Online sales taxes close in on small business

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Wall Street Journal Editorial,

The Supreme Court last year gave states a green light to collect online sales tax from out-of-state businesses without setting guardrails. And what do you know? States are now testing the limits of their taxing power and creating a web of regulatory trip-wires for small businesses.

Kansas this month was one of the last states to adopt tax regulations in response to the Court’s Wayfair decision. A 5-4 majority overturned the Court’s 50-year-old “physical presence” standard for sales tax collection, which it deemed an analog-era anachronism with no constitutional basis. The Court said in Wayfair that states may apply sales tax “to an activity with a substantial nexus with the taxing State” that “is fairly related to the services the State provides.” Yet Justices declined to clarify what constitutes “substantial” or “fair.”

South Dakota’s law exempted out-of-state businesses with less than $100,000 in sales or 200 transactions in the state. In the majority opinion, Justice Anthony Kennedy said these small business exemptions would prevent an undue burden on interstate commerce.

But states have since enacted disparate rules, which as we warned are straining small business. As a case in point, the Kansas Department of Revenue will now require all out-of-state retailers to collect sales tax no matter how much business they do in the state. This includes college students selling used textbooks on eBay and retirees hawking a few hand-made greeting cards on Etsy .

Democratic Gov. Laura Kelly earlier this year vetoed an internet sales tax with a small-business exception that the GOP-controlled Legislature had included in a broader tax reform. The state agency then imposed the internet sales tax by fiat while claiming it lacked legal authority to exempt out-of-state small businesses, which are now hostages in a partisan brawl.

Kansas is a member of a multi-state “streamlined sales tax” pact that the Court said would protect small businesses from a tangle of conflicting regulations. This fiction was intended to persuade Justices to jettison the physical presence standard. But now states are more or less doing as they please.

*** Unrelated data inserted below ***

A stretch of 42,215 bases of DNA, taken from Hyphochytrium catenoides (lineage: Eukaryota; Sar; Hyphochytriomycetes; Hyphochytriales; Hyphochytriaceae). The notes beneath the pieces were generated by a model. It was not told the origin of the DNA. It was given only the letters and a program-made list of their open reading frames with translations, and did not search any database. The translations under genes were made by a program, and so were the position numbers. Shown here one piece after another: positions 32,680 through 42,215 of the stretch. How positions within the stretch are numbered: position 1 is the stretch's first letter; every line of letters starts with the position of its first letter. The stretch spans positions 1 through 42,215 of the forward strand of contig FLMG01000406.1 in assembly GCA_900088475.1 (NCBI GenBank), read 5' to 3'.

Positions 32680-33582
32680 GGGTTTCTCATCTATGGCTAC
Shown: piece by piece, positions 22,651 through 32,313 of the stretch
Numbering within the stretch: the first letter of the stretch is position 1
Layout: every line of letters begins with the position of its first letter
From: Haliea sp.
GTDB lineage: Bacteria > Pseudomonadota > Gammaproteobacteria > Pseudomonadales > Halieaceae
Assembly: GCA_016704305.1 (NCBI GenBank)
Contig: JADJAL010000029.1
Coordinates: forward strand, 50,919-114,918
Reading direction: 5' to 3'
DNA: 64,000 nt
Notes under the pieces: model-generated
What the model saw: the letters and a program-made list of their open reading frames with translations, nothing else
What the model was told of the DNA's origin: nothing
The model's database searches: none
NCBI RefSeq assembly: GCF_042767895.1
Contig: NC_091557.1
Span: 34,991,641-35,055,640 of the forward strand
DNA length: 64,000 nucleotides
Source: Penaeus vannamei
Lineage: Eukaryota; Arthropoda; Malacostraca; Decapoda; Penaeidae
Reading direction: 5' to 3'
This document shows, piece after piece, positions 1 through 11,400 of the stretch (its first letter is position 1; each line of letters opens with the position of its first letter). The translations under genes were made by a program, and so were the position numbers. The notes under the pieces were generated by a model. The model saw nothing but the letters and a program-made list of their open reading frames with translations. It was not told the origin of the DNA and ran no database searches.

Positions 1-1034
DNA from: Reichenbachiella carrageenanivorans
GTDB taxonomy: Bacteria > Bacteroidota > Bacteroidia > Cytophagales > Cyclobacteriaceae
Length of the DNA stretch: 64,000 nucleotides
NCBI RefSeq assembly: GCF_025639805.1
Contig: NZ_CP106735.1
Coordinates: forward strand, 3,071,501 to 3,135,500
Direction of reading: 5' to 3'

While most states have adopted South Dakota’s $100,000 small-business exception, they haven’t adjusted the sales threshold to their population size. This isn’t surprising since the Court didn’t demand it, and most construed South Dakota’s thresholds as a safe harbor.
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But a $100,000 sales exemption in South Dakota with a population of 880,000 would be equivalent to more than $1 million in larger states like Illinois, Michigan and Pennsylvania. In California it would be roughly $4.5 million, nearly 10 times higher than the $500,000 exemption the state has set. A small vintner or craftsman could easily exceed these thresholds.

Some states like Arkansas, Colorado and Illinois exclude “marketplace” sales on sites like Amazon and eBay from their thresholds for individual sellers, but many do not. And some states require marketplaces to collect sales tax for third-party retailers. The upshot is that a retailer who sells on eBay, Shopify and Amazon will exceed different state thresholds at different times.

Which raises the issue of when sellers must register with states. In many states, retailers must register immediately after they exceed the sales threshold. But Tennessee says sellers must register the first day of the third month following the month in which the dealer met the threshold, but no earlier than July 1, 2017.

These complexities have spawned a booming industry of tax consultants and accountants. As a recent article in the journal “Accounting Today” dryly explained, “new state interpretations and focus will continue to evolve. Businesses and advisors need to closely monitor this ever-changing landscape to reduce the risk of non-compliance.”

Consider California, which in June required Amazon third-party merchants to pay up to three years of back taxes. Democrats claimed they were being gracious by not requiring more. “The state keeps piling on insult to injury,” said Paul Rafelson, executive director of the Online Merchants Guild.

Other revenue-grubbing states like Connecticut and Rhode Island have interpreted Wayfair as a license to tax digital services. Connecticut expects to raise $30 million this year by taxing digital downloads and subscriptions. Big tech companies can handle compliance headaches, but startups trying to compete have a harder time.

Rhode Island also promised to reduce its sales tax rate if the Court let states tax remote retailers. Democrats instead pocketed the change to backfill the state budget, which is also what Ms. Kelly plans to do in Kansas. As mom-and-pop businesses attempt to calculate their tax bills in the coming months, expect the state revenue grabs to proliferate.